Grieving relatives are calling for swift action after it emerged three British Airways flights have suffered the same fault that led to a crash claiming 228 lives.
Two BA pilots had to make emergency landings after systems were sent haywire in a chilling echo of an Air France crash four years ago.
The 2009 flight was brought down by a technical fault and relatives of UK victims have been stunned to learn the same suspect device can still be found on Airbus jets flying today.
The suspect pitot sensors rely on small metal tubes to feed vital air speed and other data to the cockpit and to the plane’s computers.
If they freeze up, computers shut down the autopilot, forcing the crew to regain control of the aircraft, often in hazardous weather conditions.
After the crash, replacement of French-made pitot tubes with newer American ones was speeded up in larger Airbuses. But an aviation dossier reveals the same tubes used in the doomed jet also disrupted three British Airways flights last year.
Accident investigation bodies overseas have also raised concerns about the devices.
In the first BA incident, on April 20, 12.30pm, a BA Airbus 321 carrying 183 passengers from Stockholm was battling through storms near London to land at Heathrow when its instruments went haywire after a lightening flash, leading the pilot to signal a PAN (Possible Assistance Needed and Pay Attention Now alert) and divert to Stansted.
Jumping the queue of air traffic and with no instruments to tell him his speed, he touched down safely using skills taught in a simulator.
The second incident was on June 16 when the same BA Airbus 321 was flying 183 passengers from Edinburgh to Heathrow. It was climbing through cloud when all its speed readings dropped to zero, jumped back to normal, then fell again.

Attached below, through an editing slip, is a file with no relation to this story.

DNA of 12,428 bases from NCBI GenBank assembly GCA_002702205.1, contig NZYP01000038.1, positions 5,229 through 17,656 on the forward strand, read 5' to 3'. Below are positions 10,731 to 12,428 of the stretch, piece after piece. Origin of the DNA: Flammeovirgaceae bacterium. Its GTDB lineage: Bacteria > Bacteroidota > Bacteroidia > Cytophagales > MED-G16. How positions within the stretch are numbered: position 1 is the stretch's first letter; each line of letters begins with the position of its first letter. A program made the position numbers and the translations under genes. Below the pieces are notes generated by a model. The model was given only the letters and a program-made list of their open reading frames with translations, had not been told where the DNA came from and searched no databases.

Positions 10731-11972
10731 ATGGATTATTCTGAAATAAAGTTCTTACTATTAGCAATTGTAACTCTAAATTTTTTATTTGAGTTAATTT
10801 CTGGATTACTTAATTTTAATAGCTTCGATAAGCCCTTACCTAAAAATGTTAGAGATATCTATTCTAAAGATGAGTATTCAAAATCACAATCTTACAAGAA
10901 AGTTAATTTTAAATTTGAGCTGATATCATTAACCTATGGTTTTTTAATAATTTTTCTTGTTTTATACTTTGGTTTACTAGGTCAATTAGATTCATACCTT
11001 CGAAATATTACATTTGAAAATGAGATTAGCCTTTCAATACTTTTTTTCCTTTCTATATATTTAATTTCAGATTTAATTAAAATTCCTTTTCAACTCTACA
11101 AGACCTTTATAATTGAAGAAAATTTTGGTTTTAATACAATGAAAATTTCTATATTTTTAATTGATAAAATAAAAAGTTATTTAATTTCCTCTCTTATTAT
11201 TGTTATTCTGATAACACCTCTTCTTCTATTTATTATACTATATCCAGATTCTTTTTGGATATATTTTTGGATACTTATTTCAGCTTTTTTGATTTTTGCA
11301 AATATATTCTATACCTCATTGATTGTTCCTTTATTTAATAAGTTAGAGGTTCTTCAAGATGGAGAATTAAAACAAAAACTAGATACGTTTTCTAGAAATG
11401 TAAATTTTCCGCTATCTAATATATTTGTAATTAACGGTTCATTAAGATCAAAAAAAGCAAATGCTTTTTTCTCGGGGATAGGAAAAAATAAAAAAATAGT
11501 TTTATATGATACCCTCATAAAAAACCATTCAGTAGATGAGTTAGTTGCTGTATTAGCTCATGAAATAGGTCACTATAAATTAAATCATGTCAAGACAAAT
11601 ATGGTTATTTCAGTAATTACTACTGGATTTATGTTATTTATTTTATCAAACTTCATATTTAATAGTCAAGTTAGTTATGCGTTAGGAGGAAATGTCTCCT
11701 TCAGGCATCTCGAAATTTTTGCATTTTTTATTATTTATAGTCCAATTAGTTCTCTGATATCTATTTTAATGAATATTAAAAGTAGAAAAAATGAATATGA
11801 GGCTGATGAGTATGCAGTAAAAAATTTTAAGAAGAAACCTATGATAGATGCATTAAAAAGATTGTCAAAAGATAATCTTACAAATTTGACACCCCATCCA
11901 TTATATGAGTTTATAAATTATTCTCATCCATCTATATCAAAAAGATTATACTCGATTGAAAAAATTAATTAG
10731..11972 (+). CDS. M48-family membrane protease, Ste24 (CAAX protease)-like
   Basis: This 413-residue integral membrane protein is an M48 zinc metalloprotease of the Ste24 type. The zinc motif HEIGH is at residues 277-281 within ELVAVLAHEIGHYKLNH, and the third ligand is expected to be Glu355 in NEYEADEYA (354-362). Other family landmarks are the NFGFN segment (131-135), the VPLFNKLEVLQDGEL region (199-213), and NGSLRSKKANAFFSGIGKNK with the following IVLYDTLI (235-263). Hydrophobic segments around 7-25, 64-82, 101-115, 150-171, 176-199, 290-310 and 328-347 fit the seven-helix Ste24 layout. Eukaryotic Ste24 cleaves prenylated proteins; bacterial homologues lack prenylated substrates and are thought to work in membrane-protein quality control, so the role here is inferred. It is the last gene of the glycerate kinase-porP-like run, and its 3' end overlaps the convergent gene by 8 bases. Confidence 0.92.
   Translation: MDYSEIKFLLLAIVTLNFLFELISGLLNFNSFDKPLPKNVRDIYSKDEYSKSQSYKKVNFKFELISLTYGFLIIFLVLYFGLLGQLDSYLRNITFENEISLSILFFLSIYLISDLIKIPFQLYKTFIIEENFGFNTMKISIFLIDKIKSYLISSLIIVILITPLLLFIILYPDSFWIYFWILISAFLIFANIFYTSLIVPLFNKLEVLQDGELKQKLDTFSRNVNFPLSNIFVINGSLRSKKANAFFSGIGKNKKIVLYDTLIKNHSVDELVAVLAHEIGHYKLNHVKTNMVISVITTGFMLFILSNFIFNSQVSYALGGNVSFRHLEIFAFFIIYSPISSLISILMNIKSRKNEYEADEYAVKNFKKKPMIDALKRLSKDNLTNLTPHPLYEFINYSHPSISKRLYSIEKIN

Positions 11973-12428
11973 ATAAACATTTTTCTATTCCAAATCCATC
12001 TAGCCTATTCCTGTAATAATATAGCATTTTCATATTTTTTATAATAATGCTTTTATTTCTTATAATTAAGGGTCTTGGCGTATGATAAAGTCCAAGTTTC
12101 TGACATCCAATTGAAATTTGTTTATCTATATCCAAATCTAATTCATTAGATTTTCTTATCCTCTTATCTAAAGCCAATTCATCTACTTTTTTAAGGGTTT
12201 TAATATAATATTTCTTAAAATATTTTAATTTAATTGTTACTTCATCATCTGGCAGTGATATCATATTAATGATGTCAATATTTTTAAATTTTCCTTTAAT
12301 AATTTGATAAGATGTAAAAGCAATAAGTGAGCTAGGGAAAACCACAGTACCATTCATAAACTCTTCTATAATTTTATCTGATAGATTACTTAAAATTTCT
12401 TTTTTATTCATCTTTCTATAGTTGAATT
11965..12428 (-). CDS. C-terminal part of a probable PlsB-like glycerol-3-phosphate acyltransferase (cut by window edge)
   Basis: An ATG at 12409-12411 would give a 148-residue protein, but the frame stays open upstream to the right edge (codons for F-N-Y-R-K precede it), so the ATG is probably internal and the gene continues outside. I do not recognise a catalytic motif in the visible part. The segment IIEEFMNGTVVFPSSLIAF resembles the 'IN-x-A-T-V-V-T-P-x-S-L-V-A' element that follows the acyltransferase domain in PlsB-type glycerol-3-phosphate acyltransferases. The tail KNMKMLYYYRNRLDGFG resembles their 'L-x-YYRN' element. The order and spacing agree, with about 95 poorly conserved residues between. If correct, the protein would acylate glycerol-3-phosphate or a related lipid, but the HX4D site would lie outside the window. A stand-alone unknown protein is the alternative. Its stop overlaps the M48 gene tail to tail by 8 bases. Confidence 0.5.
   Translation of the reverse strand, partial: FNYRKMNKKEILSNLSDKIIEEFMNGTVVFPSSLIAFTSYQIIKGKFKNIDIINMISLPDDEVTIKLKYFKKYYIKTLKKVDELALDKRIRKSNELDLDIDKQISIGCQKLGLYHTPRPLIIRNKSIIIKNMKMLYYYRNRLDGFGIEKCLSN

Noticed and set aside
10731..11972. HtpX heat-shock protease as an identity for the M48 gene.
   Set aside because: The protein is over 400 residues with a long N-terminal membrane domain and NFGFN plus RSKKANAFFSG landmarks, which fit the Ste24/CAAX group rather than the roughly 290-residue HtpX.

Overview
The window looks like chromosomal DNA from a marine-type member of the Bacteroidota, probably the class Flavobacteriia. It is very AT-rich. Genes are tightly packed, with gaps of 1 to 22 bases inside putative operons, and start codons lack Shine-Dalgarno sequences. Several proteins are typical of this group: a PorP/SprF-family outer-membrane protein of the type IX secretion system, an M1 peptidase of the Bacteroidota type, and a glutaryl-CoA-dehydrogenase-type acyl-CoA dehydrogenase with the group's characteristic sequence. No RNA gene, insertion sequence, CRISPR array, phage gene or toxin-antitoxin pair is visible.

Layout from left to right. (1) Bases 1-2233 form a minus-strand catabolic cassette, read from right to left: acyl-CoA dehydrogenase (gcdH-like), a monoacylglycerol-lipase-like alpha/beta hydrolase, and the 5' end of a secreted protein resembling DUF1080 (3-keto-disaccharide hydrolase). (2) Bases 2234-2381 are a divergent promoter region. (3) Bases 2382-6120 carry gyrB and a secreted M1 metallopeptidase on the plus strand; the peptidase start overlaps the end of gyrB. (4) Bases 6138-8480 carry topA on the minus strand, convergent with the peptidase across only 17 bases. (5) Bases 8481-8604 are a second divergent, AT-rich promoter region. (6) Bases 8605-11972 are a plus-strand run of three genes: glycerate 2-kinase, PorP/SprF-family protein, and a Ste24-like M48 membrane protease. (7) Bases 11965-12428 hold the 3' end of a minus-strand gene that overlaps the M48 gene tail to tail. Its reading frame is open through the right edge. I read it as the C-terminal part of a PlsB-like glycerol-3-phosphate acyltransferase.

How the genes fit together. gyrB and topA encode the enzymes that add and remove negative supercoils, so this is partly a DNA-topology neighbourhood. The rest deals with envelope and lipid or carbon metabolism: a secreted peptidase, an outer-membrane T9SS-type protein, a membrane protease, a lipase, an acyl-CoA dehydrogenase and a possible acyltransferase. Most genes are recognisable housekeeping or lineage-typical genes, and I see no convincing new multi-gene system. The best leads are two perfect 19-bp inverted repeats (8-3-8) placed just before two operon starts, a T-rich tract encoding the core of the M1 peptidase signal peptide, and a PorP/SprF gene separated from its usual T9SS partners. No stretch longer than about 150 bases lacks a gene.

Again the auto pilot shut down and the crew took the controls to exit the cloud, allowing the instruments to stabilise so they could land safely at Stansted.
Both incidents were flagged up at the inquest into the Air France crash death of Arthur Coakley, 61 from Sandsend, North Yorkshire, and Londoner Neil Warrior, 48, last week.
But there was also third event, on August 20, 2012 when a similar British Airways Airbus hit a minus 23C air pocket at 26,800ft sending its readings awry but this time they took longer to recover.
In 2009 the Air France Rio to Paris flight crashed with no survivors because the co-pilots were not trained to fly the jet manually at high altitude.
Six Britons died including Mr Coakley. The inquest was told an international investigation is under way into pitot tubes and the European Air Safety Authority and Airbus say the rules are not strict enough.
Arthur’s widow Pat said: “I’m not an engineer – just a victim. But it is quite a shock the problems are still going on.”
Victims’ solicitor James Healy-Pratt said: “We still don’t understand how ice crystals can form in the sensors.
“It’s not clear why the smaller Airbuses – of which there are many more than bigger ones – don’t have the American probes. It’s a real hole in air safety.”
The Air Accident Investigation Branch report will be forwarded to the French judge investigating whether corporate manslaughter charges should be brought.
Aviation expert Adrian Gjertsen said: “Ice and aeroplanes do not work very well. Aeroplanes are designed to pass through it but not remain in it.
“One thing that came out in Air France is if you have thunderstorm activity you are more likely to get ice – but it is not something you can always fly around.”
British Airways said: “We train our pilots to the very highest standards including how to respond to these type of events.”